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Bill Goldbeck, 57, celebrates this month his 25th anniversary as the professional at the Mount Kisco, N.Y. Country Club. Although never a Hogan when it came to tournaments, Bill's career almost parallels that of the rise of U.S. golf. He began caddying 47 years ago. He was a pro at 16, making his own irons from broom handles and pieces of discarded water pipe. His woods were made from a hickory stick and a faced block. Two of the more notable pupils in his teaching career were Thomas E. Dewey and Lowell Thomas. Bill's most unusual hole: Daytona Beach, 1931, when one man of a foursome shot a hole in one, Goldbeck had a deuce, the third man parred the par three hole and the fourth man shot a four. Says Bill, "I want to play as long as the good Lord will let me."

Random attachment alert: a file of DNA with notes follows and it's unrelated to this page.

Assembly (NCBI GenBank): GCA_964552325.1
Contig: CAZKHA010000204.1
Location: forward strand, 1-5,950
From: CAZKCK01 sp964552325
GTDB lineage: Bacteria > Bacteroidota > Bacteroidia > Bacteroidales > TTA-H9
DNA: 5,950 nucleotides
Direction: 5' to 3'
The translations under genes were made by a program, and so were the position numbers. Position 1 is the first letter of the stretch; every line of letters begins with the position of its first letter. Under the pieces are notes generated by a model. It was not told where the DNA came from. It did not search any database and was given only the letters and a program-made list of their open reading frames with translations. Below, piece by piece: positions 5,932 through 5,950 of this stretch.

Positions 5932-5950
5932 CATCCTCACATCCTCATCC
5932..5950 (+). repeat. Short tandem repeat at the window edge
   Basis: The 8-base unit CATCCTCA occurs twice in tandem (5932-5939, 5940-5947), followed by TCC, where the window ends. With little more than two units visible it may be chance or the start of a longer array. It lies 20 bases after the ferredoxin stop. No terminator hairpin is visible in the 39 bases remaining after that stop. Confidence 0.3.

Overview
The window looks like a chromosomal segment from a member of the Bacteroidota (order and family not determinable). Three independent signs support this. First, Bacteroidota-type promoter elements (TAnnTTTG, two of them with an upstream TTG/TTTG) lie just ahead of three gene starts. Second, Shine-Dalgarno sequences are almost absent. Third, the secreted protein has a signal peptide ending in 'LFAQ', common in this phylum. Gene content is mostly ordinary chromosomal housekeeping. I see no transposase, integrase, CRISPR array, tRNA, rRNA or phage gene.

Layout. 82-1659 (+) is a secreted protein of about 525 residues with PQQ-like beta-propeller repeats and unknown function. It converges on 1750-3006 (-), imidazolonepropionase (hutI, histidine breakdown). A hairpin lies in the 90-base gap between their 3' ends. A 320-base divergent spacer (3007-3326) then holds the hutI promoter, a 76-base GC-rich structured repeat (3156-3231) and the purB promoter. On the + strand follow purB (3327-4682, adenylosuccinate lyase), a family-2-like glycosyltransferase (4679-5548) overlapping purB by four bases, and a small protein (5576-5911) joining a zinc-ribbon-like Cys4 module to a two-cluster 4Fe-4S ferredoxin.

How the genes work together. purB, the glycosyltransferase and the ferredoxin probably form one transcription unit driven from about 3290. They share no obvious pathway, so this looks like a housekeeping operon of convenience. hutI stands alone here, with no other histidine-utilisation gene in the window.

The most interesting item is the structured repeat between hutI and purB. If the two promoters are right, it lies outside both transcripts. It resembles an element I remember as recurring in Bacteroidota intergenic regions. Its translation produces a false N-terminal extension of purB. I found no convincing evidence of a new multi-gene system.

George M. Van Orden, a 15-year-old high school junior from Triangle, Va. and the son of George O. Van Orden, a retired Marine general, raised U.S. hopes for the Olympics by setting four national records in winning the National Rifle Championship, junior division, in the matches last month at Camp Perry, Ohio. In addition to being a smallbore master, George surprised riflemen everywhere by posting superb scores in the Presidents Cup and Wimbledon Cup matches. He is also the first junior to win the rating of master on scores fired in the National High Velocity championships.